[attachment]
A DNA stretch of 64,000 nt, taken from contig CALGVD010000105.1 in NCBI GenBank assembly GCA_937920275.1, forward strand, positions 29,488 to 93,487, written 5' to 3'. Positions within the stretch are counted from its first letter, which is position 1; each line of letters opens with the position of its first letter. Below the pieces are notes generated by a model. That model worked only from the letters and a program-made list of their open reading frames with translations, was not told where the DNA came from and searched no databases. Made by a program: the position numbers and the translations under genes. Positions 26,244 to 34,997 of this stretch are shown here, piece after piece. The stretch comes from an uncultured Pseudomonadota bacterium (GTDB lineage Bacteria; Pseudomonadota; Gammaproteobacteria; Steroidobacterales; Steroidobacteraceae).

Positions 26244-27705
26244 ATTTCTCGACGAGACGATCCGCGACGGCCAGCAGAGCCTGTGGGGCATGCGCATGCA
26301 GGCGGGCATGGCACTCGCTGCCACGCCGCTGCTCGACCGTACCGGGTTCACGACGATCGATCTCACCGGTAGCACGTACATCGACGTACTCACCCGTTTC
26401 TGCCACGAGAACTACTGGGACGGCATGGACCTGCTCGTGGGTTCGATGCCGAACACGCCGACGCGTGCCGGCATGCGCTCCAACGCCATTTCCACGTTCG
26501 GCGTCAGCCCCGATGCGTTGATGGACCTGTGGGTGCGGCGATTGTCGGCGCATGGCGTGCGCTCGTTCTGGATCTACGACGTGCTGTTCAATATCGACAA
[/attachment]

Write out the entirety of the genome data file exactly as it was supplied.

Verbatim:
A DNA stretch of 64,000 nt, taken from contig CALGVD010000105.1 in NCBI GenBank assembly GCA_937920275.1, forward strand, positions 29,488 to 93,487, written 5' to 3'. Positions within the stretch are counted from its first letter, which is position 1; each line of letters opens with the position of its first letter. Below the pieces are notes generated by a model. That model worked only from the letters and a program-made list of their open reading frames with translations, was not told where the DNA came from and searched no databases. Made by a program: the position numbers and the translations under genes. Positions 26,244 to 34,997 of this stretch are shown here, piece after piece. The stretch comes from an uncultured Pseudomonadota bacterium (GTDB lineage Bacteria; Pseudomonadota; Gammaproteobacteria; Steroidobacterales; Steroidobacteraceae).

Positions 26244-27705
26244 ATTTCTCGACGAGACGATCCGCGACGGCCAGCAGAGCCTGTGGGGCATGCGCATGCA
26301 GGCGGGCATGGCACTCGCTGCCACGCCGCTGCTCGACCGTACCGGGTTCACGACGATCGATCTCACCGGTAGCACGTACATCGACGTACTCACCCGTTTC
26401 TGCCACGAGAACTACTGGGACGGCATGGACCTGCTCGTGGGTTCGATGCCGAACACGCCGACGCGTGCCGGCATGCGCTCCAACGCCATTTCCACGTTCG
26501 GCGTCAGCCCCGATGCGTTGATGGACCTGTGGGTGCGGCGATTGTCGGCGCATGGCGTGCGCTCGTTCTGGATCTACGACGTGCTGTTCAATATCGACAA